Edited by: TJVNews.com
Lantheus Holdings, Inc., an established leader and fully integrated provider of innovative imaging diagnostics, targeted therapeutics and artificial intelligence solutions to find, fight and follow serious medical conditions, announced on Thursday that the Food and Drug Administration (FDA) has approved PYLARIFY an F 18-labeled prostate-specific membrane antigen (PSMA) targeted positron emission tomography (PET) imaging agent to identify suspected metastasis or recurrence of prostate cancer. Pylarify is the first and only commercially available approved PSMA PET imaging agent for prostate cancer. The product will be immediately available in parts of the mid-Atlantic and southern regions and availability is expected to rapidly expand over the next six months with broad availability across the U.S. anticipated by year end.
“The FDA approval of PYLARIFY is a significant milestone for Lantheus and the prostate cancer community in the United States. We believe PYLARIFY represents a paradigm shift in the identification and management of patients with suspected metastasis or recurrent prostate cancer, providing more accurate and earlier detection of disease than conventional imaging so that doctors, along with patients and their families, can make more informed treatment decisions,” said Mary Anne Heino, President and Chief Executive Officer of Lantheus. “I would like to thank the patients who participated in our clinical trials, the study investigators and our employees, whose efforts made this achievement possible.”
Identification of suspected metastatic disease in men considering initial definitive therapy is important to optimize treatment planning and to avoid futile interventions. Of men with localized prostate cancer who undergo initial curative intent/management, up to 50% may experience recurrence of their disease within ten years of treatment.1 Recurrent disease is often detected by a rise in serum prostate-specific antigen (PSA) levels; however, conventional imaging, especially at low PSA levels, is not able to identify the location and extent of the disease in the majority of cases.
PYLARIFY was developed to target PSMA, a protein that is overexpressed on the surface of more than 90% of primary and metastatic prostate cancer cells.4 PYLARIFY binds to the target, enabling the reader of the PET scan to detect and locate the disease. Cyclotron production of F 18 offers high batch capacity and high image resolution, and F 18’s 110-minute half-life allows for wide geographic distribution.
“Conventional imaging has significant limitations in detecting prostate cancer, both in initial staging and when the cancer has recurred or spread after initial primary treatment. Specifically, standard imaging poorly detects the early spread to distant organs, such as the lymph nodes, bones, and other organs,” said Michael J. Morris, M.D., Prostate Cancer Section Head, Genitourinary Medical Oncology, Memorial Sloan Kettering Cancer Center and the Lead Study Investigator in the CONDOR trial and Study Investigator in the OSPREY trial. “PYLARIFY can detect the spread of disease well before standard imaging and can be a transformative diagnostic tool that helps clinicians develop treatment plans based on a much more accurate understanding of a patient’s distribution of disease.”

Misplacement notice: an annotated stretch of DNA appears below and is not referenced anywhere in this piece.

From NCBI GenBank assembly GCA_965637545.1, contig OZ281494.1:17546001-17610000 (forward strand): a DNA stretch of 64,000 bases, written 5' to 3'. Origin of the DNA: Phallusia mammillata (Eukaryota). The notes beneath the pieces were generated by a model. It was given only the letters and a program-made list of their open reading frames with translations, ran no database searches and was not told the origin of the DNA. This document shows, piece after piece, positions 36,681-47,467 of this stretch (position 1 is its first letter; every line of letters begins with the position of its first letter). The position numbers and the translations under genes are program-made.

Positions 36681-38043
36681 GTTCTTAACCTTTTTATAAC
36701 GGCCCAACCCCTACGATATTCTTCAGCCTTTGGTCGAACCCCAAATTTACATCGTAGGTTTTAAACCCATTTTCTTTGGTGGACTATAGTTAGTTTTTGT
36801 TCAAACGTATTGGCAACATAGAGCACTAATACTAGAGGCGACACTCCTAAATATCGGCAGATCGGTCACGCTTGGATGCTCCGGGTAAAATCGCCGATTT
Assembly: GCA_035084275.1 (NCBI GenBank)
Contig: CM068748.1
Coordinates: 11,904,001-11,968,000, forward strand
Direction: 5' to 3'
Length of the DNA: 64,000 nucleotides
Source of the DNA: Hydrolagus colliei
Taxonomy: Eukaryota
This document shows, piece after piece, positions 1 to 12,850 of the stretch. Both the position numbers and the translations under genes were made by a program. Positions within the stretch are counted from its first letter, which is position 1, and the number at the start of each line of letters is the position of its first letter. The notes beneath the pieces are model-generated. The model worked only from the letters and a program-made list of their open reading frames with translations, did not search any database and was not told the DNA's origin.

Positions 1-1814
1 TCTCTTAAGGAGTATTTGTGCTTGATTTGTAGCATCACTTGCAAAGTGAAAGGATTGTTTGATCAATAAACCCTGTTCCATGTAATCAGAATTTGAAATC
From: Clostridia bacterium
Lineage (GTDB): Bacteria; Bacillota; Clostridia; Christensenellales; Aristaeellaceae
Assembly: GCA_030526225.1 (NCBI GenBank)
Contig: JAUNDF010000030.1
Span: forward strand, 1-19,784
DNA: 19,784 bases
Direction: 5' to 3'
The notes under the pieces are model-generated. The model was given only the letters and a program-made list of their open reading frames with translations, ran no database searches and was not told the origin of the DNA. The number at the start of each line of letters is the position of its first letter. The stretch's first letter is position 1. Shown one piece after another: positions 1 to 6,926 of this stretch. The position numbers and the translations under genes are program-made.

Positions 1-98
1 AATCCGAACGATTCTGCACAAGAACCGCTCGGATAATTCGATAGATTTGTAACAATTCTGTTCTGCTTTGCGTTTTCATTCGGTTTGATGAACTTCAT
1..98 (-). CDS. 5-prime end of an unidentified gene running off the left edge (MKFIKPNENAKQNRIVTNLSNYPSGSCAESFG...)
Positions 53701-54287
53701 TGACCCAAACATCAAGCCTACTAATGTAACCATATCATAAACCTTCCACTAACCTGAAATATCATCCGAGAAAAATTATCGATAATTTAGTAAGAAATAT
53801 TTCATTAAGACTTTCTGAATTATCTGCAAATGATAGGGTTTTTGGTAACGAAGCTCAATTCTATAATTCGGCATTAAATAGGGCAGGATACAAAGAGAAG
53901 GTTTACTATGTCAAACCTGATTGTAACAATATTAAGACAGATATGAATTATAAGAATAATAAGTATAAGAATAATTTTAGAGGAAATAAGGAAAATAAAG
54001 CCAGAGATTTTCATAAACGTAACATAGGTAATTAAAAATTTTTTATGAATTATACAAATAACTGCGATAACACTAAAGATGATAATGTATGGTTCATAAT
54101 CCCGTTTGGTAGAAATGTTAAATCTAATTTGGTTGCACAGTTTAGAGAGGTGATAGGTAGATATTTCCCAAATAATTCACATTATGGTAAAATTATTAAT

“We believe Thursday’s approval is a game-changer for men facing prostate cancer,” said Jamie Bearse, Chief Executive Officer of ZERO–The End of Prostate Cancer, a Patient Advocacy Group. “Having a diagnostic tool that allows doctors to see suspected metastatic or recurrent prostate cancer earlier, anywhere in the body, is a significant step forward and will have a tremendous impact on patients’ lives.”
The approval of PYLARIFY is based on data from two Company-sponsored pivotal studies (OSPREY and CONDOR) designed to establish the safety and diagnostic performance of PYLARIFY across the prostate cancer disease continuum. Results from OSPREY (Cohort A) demonstrated improvement in specificity and positive predictive value (PPV) of PYLARIFY PET imaging over conventional imaging in men at risk for metastatic prostate cancer prior to initial therapy. CONDOR studied men with biochemical recurrent prostate cancer. In patients with biochemical recurrent prostate cancer and non-informative baseline imaging, PYLARIFY demonstrated high correct localization and detection rates, including in patients with low PSA values (median PSA 0.8 ng/mL).
In the clinical trials, PYLARIFY was well tolerated. In OSPREY and CONDOR, 593 patients with various states of prostate cancer were exposed to a single dose of PYLARIFY. Adverse reactions (headache, dysgeusia and fatigue) were reported in ≤ 2% of patients within the studies. In addition, a delayed hypersensitivity reaction was reported in one patient (0.2%) with a history of allergic reaction.
Funding from the Prostate Cancer Foundation was critical to the development of PyL, according to an article on their web site. It was initially developed for PET imaging by Dr. Martin Pomper, of Johns Hopkins, and colleagues. Pomper, Dr. Steve Cho, Dr. Steven Rowe and others led a series of PCF-funded clinical studies to investigate the potential for PyL. PCF supported a Phase 2 clinical trial of PyL PET in patients previously treated for prostate cancer with rising PSA and no visible cancer on standard imaging. Since 1994, the year after its inception, PCF has funded over 80 investigations into PSMA-targeted diagnostics and therapeutics totaling more than $28 million.
(BusinessWire & www.PCF.org)